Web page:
Our Family's Friends, the Illegals

In an America quietly divided by class as much as by race, our white, middle-class family in suburban Highland Park, IL, is an anomaly: our daughter has been friends for years with kids whose parents are illegal immigrants. If more Americans shared our experience, perhaps the Republicans would not have succeeded in crushing these kids' hopes as they filibustered the DREAM Act to death a few days ago.

To start with, forget the stereotypes. Our daughter, a college senior, has been friends with James (not his real name) and Carla (her real name, for reasons that will become clear) since 9th grade.

I'm going to give you a link in a moment that let's you see and hear Carla tell her own story. But first let me note that an even bigger divide in America than class may be values. After all, the Palin family has plenty of money, but even Barbara Bush shudders at the prospect of them moving into her old neighborhood on Pennsylvania Avenue.

Yet one reason we like James and Carla so much is precisely because of shared values. These are old-fashioned "nice" kids, unfailingly polite, smart, modest and ferociously dedicated to getting a good education.

Here's where the stereotypes enter. James is Hispanic. His mom cleans homes, while his dad works at a florist. But they're from Colombia, not Mexico, and in Colombia they held solidly middle-class jobs as pharmacists. I imagine that can be a tough occupation in a nation which endured warring drug cartels. They made their way here when James was 12.

Carla was only five when her parents came from the Philippines. There, both her parents worked as managers for a world-famous luxury hotel chain. Today, her mom is a private cook for a rich family, and her dad works in construction.

As another blogger wrote on this site: "Many of the children who come to this country without proper documentation come for the same reason people have always come to the United States and for the same reasons Jesus fled to Egypt -- to escape poverty or physical danger (or both) and to seek better opportunities for themselves and their children. But it seems this Congress would sooner deport children in the name of securing our borders than give them a chance to contribute more effectively to the U.S. economy and a chance at the American Dream."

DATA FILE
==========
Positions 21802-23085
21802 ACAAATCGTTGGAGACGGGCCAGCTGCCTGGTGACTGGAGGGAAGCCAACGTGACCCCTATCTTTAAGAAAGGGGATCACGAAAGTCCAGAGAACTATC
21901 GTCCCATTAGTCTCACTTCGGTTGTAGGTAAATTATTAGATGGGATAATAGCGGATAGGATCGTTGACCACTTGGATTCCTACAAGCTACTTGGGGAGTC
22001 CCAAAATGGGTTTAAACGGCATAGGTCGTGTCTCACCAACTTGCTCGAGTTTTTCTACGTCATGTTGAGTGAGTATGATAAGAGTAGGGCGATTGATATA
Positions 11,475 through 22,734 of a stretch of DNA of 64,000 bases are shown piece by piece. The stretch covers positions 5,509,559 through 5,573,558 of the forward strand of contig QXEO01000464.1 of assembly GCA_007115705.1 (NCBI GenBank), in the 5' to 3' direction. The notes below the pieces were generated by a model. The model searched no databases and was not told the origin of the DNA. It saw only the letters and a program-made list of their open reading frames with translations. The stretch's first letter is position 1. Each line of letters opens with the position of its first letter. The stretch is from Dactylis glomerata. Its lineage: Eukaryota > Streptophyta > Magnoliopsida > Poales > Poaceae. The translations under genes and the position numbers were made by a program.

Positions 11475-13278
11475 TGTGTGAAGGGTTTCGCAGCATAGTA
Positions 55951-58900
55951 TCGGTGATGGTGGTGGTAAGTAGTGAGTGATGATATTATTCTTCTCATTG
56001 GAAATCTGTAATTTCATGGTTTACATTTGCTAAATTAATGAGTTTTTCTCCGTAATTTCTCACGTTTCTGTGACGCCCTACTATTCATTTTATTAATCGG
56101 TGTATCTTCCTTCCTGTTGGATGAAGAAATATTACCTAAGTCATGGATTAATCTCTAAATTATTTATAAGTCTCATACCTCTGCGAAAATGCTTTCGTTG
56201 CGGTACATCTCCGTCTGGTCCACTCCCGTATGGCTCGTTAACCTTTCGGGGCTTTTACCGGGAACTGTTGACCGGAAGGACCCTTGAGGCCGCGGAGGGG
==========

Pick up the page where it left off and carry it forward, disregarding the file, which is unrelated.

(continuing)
The Development, Relief and Education for Alien Minors (DREAM) Act would have given kids like James and Carla a path to legal residency by either going to college or enlisting in the military. Despite not being able to get a driver's license (try getting onto an airplane, much less driving, without that kind of ID), despite not getting any financial aid and despite constant fear of discovery, James and Carla have, in fact, both gone to college and flourished there.

More to the point, despite the risks involved, Carla has gone public with her illegal status for the first time. We, like other friends, had not known. What's it like to be smart, ambitious, sensitive and perpetually scared? What does it do to your physical and mental health? With Carla's permission, I'm asking you to please click here to watch her describe her life in a very short video.

If the name of our suburb sounds familiar in this context, it may be because the decision by our school board last May to cancel the trip of a girl's basketball team to Arizona after the passage of its controversial immigration law drew national attention. Fox News conservatives and some parents pooh-poohed the district's explanation that it wanted "to ensure that all of our students had the opportunity to be included and be safe and be able to enjoy the experience."

The school district chose not to fight back in the media for the simple reason that the honest reply - you may see only the affluent kids, but we know that kids like James and Carla are also an integral part of our student family - could have drawn unwanted law enforcement attention. So the school board hunkered down and said nothing beyond its written statement.

If the kids walking home from our high school pass our house and keep on going for about ten to fifteen minutes, they'll come to the residence of Sen. Mark Kirk. Illinois' Democratic senator, Richard Durbin, sponsored the DREAM Act. However, our new Republican senator, a man who has promoted his good relations with the local Mexican community, voted for the filibuster that killed it.

Last week, Carla traveled to Washington with others like her "coming out of the shadows" with the Immigrant Youth Justice League in an attempt to see Sen. Kirk and win his support. It was a courageous but unsuccessful move. To Kirk, Carla remained invisible, just like James and his family or all the other kids who share the values, hopes and dreams of my children and yours, but who we've condemned to live as frightened strangers in a nightmare that does not end.